Suppose we have several interacting particles in pure state $\left|\psi\right>$. For each of particles we can extract density matrices via

$$\rho_i(x_i,x_i^\prime)=\int \left<X_i,x_i\middle|\psi\right>\left<\psi\middle|X_i,x_i^\prime\right>dX_i,$$

where $x_i$ is coordinates of particle $i$ and $X_i$ is coordinates of the rest of system.

Can the original wave function $\left<X\middle|\psi\right>$ of the whole system be restored from all the $\rho_i$?


No, it is not possible in general, because the particles are almost surely to be entangled (since they are interacting, as mentioned). The reason is that each $\rho_i$ is nothing but the reduced density operator of the $i$ th particle. Indeed, in the form you have written, $$\rho_i(x_i,x_i') = \langle x_i | \rho_i | x_i' \rangle = \langle x_i | \mathsf{Tr}_{X_i \neq x_i}(|\psi \rangle \langle \psi |) | x_i' \rangle ,$$ where the $X_i$ go over the rest of the system. Even if all the $\rho_i$ are known, one cannot find $\rho \equiv |\psi \rangle \langle \psi |$, the state of the system, because there can exist correlations among the variables of different particles that cannot permit one to write the following: $$ \rho = \rho_1 \otimes \rho_2 \otimes .. \rho_i \otimes .. \ \ \ \ \mathsf{(Incorrect)} $$ This is just the continuous variable version of entanglement. As an example with qubits, consider the Bell state $$ |\Psi \rangle = \frac{|01\rangle + |10\rangle}{\sqrt{2}} $$ and trace out one of the qubits. This yields $$ \rho_1 = \rho_2 = \frac{|0\rangle\langle 0|+|1\rangle\langle 1|}{2}, $$ But even a state with only classical correlations, $$ \rho = \frac{|00\rangle \langle00| +|11\rangle\langle11|}{2} $$ would give the same reduced density operators, this state being much different from the entangled one considered. This shows that there is more information in the full state $\rho$ than in the partial knowledge of each of the subsystems $\rho_i$.

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    $\begingroup$ To add to this excellent answer: there's a measure of the amount of extra information you need to construct the state. In the case of a bipartite system (split into two parts, as in the example here), it is the entanglement entropy $-Tr(\rho_i\log\rho_i)$ for $i=1$ or $i=2$ (either gives the same answer), which in the example given is $\log2$ = 1 bit of information. $\endgroup$ – Holographer Dec 9 '13 at 15:56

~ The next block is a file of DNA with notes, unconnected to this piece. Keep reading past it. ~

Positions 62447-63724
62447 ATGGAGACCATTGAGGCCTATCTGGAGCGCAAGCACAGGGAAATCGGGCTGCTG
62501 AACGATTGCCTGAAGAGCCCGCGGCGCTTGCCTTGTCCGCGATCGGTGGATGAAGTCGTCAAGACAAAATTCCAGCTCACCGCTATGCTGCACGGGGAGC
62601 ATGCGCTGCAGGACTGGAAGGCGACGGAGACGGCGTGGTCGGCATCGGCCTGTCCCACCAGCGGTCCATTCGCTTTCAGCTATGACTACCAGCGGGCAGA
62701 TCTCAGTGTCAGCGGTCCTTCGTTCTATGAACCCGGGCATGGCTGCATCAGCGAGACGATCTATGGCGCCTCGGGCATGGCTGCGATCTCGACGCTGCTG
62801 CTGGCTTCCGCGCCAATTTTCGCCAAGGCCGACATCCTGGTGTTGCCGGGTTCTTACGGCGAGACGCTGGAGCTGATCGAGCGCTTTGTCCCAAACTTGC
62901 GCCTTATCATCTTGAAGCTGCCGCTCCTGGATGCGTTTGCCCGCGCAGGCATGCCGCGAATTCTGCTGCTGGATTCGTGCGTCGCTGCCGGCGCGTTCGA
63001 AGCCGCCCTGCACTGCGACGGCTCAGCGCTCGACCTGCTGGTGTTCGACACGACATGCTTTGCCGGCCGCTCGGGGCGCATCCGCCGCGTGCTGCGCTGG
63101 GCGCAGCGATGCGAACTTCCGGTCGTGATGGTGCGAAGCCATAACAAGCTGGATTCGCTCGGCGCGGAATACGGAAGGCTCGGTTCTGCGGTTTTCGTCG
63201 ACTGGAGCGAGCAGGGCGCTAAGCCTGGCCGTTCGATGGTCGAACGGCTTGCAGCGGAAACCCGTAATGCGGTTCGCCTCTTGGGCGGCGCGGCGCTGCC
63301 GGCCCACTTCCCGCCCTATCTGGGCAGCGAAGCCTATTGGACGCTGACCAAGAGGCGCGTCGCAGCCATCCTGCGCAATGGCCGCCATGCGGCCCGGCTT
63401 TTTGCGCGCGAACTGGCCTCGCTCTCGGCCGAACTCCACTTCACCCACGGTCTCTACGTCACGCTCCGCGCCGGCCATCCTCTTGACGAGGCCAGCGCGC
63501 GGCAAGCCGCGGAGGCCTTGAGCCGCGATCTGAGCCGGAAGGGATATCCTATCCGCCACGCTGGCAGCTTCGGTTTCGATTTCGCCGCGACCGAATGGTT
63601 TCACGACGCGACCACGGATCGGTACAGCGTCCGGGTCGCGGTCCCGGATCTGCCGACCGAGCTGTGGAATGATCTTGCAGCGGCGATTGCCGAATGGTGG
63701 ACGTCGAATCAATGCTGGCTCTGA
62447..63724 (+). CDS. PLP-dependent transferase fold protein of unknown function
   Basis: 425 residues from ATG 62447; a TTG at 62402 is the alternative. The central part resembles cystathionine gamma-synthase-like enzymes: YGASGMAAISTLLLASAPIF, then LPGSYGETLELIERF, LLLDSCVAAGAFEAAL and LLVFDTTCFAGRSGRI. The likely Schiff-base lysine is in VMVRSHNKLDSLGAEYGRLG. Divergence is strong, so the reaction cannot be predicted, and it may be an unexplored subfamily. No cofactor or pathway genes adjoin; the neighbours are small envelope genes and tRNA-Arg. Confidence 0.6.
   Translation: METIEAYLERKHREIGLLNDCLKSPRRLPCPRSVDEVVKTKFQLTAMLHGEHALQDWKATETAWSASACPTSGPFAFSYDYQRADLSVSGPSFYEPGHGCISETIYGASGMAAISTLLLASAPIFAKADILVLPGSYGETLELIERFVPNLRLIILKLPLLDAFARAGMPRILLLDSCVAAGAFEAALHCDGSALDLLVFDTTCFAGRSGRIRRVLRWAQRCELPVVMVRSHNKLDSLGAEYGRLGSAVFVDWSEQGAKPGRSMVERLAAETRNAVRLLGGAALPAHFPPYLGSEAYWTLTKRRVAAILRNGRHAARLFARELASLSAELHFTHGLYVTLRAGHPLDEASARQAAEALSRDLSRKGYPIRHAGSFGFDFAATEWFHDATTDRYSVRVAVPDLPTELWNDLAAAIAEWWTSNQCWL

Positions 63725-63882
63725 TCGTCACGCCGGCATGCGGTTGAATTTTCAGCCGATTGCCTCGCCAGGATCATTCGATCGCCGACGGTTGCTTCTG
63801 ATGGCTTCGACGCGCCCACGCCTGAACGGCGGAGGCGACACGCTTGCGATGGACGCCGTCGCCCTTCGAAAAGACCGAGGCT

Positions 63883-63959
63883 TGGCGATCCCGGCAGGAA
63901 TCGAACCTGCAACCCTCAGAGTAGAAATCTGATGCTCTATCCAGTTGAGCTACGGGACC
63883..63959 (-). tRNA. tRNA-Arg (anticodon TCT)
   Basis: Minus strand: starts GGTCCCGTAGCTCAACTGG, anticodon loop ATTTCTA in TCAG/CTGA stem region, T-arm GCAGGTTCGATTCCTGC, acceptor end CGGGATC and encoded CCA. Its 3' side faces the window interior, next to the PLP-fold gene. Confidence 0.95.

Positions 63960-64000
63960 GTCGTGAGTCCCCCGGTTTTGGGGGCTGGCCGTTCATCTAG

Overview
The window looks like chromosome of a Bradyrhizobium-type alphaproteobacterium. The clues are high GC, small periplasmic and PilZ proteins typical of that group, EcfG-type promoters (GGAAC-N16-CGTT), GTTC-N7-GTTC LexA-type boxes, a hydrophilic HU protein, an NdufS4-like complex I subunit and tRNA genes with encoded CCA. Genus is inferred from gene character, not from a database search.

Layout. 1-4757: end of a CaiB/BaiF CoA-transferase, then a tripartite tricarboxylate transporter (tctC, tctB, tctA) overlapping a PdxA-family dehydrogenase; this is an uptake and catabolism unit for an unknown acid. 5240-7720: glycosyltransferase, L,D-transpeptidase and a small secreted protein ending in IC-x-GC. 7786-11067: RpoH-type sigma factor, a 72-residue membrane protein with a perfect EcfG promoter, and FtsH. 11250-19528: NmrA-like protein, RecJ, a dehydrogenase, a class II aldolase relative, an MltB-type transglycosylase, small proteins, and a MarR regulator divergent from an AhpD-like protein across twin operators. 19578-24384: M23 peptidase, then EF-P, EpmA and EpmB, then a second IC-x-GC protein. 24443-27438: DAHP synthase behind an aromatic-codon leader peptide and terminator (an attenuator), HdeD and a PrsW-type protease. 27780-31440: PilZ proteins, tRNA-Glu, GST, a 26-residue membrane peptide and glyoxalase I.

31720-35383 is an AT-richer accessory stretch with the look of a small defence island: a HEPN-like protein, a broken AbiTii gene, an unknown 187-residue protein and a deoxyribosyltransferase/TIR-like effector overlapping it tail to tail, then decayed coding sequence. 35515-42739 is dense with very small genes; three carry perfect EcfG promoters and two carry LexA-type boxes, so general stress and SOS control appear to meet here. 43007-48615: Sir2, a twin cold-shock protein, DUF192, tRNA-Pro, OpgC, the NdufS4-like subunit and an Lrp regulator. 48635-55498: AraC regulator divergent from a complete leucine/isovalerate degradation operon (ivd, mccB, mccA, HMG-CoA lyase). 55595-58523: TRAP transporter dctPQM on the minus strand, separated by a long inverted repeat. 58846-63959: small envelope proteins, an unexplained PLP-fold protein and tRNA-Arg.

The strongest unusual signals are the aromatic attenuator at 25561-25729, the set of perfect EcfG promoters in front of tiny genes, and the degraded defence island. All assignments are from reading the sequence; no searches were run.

• $\begingroup$ @Holographer- Thanks! :) Yes, I didn't mention that because the question talks about continuous variables and it is not straightforward to extend the von Neumann measure to continuous systems. $\endgroup$ – Abhinav Dec 9 '13 at 16:01

As Abhinav states, in general, it is not possible. Assuming low interaction you can however start with a Weyl transform

$$\begin{align*} P_i(x,p) &= \frac{1}{\pi\hbar}\int_{-\infty}^\infty \langle x+y| \hat{\rho}_i |x-y \rangle e^{-2ipy/\hbar}\,dy &\Bigg|\quad \hat\rho_i =\iint du\,dv\,\rho_i(u,v)|u\rangle\langle v| \\ &= \frac1{\pi\hbar}\int_{-\infty}^\infty \rho_i(x+y,x-y) e^{-2ipy/\hbar}\,dy \end{align*}$$

Then use $|\psi_i(x)|^2 = \int_{-\infty}^\infty P_i(x,p)\,dp$ and $|\phi_i(p)|^2=\int_{-\infty}^\infty P_i(x,y)\,dx$ to obtain the intensity of the individual wave functions in coordinate- and momentum-space. Finally, reconstruct the phase e.g. via Gerchberg-Saxton. Obviously this will fail horribly once sufficient interaction/mixture occured...


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